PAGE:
It is hard to say what work could have been expected from him or even how much this portrait corresponded or not to Edison Carneiro’s perceptions of his own career. In contrast, however, with Ferraz’s portrait, it can be said that if, on the one hand, he remained on the margins of the academic institutions in which the Brazilian social sciences became professionalized from the 1930s onwards, on the other hand, as a self-taught intellectual, he made the ’constitutive ambiguity of his own figure’ (Nascimento 2011: 22) the nucleus of effervescence of a work whose strength and richness reside precisely in the traffic and tensions between the many universes that conform it: disciplinary, professional, political and cultural. Whether in his work on Afro-Brazilian history and religions or in his production and performance in the field of folklore and popular culture, which played a fundamental role in the very constitution of these areas of studies, the work of Edison Carneiro represents a remarkable effort of understanding and documentation of the long and tortuous path along which blacks were present in the construction of Brazilian society.

With no background in social sciences or anthropology, but in dialogue with them throughout his productions and trajectory, Edison Carneiro played a decisive role in the development of social studies and ethnography in Brazil, and in this sense can be claimed as a pioneering character for the consolidation of fieldwork in Brazil and, most especially, for the already broad and consolidated tradition of Afro-religious studies in the country: a tradition for which his work remains, nationally and internationally, an indispensable reference. His intellectual protagonism, whose importance is inseparable from the solutions of political commitment that, through his production, he sought to establish with the subjects he studied, made the struggle for the rights of full freedom of manifestation, organization and celebration of cultural and religious practices of African origin in Brazil, the gravitational axis around which his career orbited.

Primary Sources: work of Edison Carneiro

CARNEIRO, Edison. 1931a. “Lixópolis”. O Momento. Salvador, 15 de setembro.

CARNEIRO, Edison. 1931b. “Onde Judas perdeu as botas”, O Momento, Salvador, 15 October.

CARNEIRO, Edison. 1934. “As raças oprimidas no Brasil”, A Bahia. Salvador, 12 & 13 October.

CARNEIRO, Edison Carneiro. 1988 [1935]. “A situação do negro no Brasil”. In: FREYRE, Gilberto (ed.). Estudos Afro-Brasileiro: trabalhos apresentados ao 1° Congresso Afro-Brasileiro do Recife. Recife: FUNDAJ/Ed. Massangana.

CARNEIRO, Edison. 1935. “Exploração do negro”. A Manhã. Rio de Janeiro, 14 November.

CARNEIRO, Edison. 1940. “The Structure of African Cults in Bahia”, The Journal of American Folklore, v. 53, n. 210, 271-278.

CARNEIRO, Edison & FERRAZ, Aydano do Couto (eds.). 1940. O negro no Brasil: trabalhos apresentados ao 2° Congresso Afro-brasileiro (Bahia). Rio de Janeiro: Civilização Brasileira.

CARNEIRO, Edison. 2011 [1947]. Quilombo dos Palmares. São Paulo: Martins Fontes.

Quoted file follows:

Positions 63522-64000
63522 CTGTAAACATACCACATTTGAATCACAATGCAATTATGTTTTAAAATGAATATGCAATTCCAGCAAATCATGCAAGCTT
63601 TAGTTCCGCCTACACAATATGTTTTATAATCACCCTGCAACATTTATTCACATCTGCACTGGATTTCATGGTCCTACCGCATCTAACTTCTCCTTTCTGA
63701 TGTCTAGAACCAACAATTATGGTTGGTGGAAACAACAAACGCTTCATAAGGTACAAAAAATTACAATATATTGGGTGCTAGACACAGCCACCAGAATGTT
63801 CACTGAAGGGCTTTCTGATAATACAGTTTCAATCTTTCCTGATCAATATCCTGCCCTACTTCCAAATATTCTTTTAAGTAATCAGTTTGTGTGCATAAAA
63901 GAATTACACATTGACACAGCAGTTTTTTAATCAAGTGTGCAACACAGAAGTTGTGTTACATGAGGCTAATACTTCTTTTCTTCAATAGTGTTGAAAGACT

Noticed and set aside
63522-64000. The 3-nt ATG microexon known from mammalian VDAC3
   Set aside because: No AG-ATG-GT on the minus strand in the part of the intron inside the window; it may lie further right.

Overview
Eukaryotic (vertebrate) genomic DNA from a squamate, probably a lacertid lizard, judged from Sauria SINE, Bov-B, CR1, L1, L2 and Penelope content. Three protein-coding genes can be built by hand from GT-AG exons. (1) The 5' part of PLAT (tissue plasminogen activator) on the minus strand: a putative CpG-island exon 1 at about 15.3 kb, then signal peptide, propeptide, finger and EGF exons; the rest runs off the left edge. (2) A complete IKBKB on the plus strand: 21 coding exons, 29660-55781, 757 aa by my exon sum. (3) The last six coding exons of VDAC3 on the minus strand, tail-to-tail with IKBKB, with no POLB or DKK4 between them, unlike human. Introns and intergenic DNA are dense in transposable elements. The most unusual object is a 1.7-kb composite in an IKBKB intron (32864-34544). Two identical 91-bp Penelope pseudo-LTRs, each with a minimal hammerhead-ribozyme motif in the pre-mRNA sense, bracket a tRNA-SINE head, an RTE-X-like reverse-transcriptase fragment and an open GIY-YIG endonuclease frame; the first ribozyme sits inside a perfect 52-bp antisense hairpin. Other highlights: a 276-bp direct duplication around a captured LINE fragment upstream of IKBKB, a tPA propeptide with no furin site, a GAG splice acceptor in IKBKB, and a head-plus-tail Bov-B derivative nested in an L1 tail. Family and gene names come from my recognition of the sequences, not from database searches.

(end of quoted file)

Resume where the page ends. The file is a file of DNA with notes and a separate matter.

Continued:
CARNEIRO, Edison. 1948. Candomblés da Bahia. Salvador: Publicações do Museu do Estado/Bahia.

CARNEIRO, Edison. 1951. “Arthur Ramos: Brazilian Anthropologist (1903-1949)”, Phylon (1940-1956), v. 12, n. 1.

CARNEIRO, Edison. 1958. O Quilombo dos Palmares. São Paulo, Companhia Editora Nacional.

CARNEIRO, Edison. 1964 [1953]. “Os estudos brasileiros do negro”. In: Ladinos e Crioulos, Rio de Janeiro: Civilização Brasileira.

CARNEIRO, Edison. 1968. “O negro como objeto de ciência”, Afro-Ásia, n. 6-7.

CARNEIRO, Edison. 1980. “A lei do ventre-livre”. Afro-Ásia, n. 13.

CARNEIRO, Edison. 2008 [1965]. Dinâmica do Folclore. São Paulo, Martins Fontes.

CARNEIRO, Edison. 1991. Religiões negras/Negros bantos. Rio de Janeiro, Civilização Brasileira.

SANTOS, Gilfrancisco (ed.). 2005. Musa Capenga: Poemas de Edison Carneiro. Salvador, Fundação Cultural do Estado da Bahia.


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CAPONE, Stefania. 2010 [1999]. Searching for Africa in Brazil. Power and Tradition in Candomblé. Durham NC, Duke University Press.

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[1The elder brother to whom Landes refers is Nelson Carneiro (1910-1996), who, recently graduated from the Law School of Bahia, took his first steps in politics, sponsored by the local leader of whom Souza Carneiro himself was a protégé and an exalted correligionist, José Joaquim Seabra (1855-1942): a character of extreme importance in Bahian politics at the time and who governed the state almost uninterruptedly between 1912 and 1924. Nelson Carneiro would build a successful political career, elected, from the 1950s, for successive terms as a Federal Deputy and Senator of Rio de Janeiro, standing out as the author of the bill that instituted divorce in Brazil in 1977. See Carneiro (1990).

[2Besides Edison Carneiro, also part of the Rebels Academy were Jorge Amado, Aydano do Couto Ferraz (1914-1985), Clóvis Amorim, João Cordeiro (1905—1938), Guilherme Freitas Dias Gomes (1912-1943), José Alves Ribeiro (1909-1968), Sosígenes Costa (1901-1968), Walter da Silveira (1915-1970), José Bastos (1905-1937) and, finally, the only one over 28 years old, considered a kind of ’spiritual leader’ of the group, Pinheiro Viegas (1865-1937). With the exception of Edison Carneiro and Jorge Amado, none of these young men established recognized trajectories in Brazilian intellectual and literary history. Other names, for example Walter da Silveira and Sosígenes Costa, did, however, have a trajectory with strong regional resonance, in film criticism and poetry in Bahia, respectively. The rest of them kept an intermittent and sporadic poetic and literary production, whose recognition little extrapolated the memories of the members of the group itself. For more detailed information on the social profile of the Rebels and the Bahian intellectual context in the 1920s and 1930s, see Seixas (1996), Silva (2000) and Rossi (2015).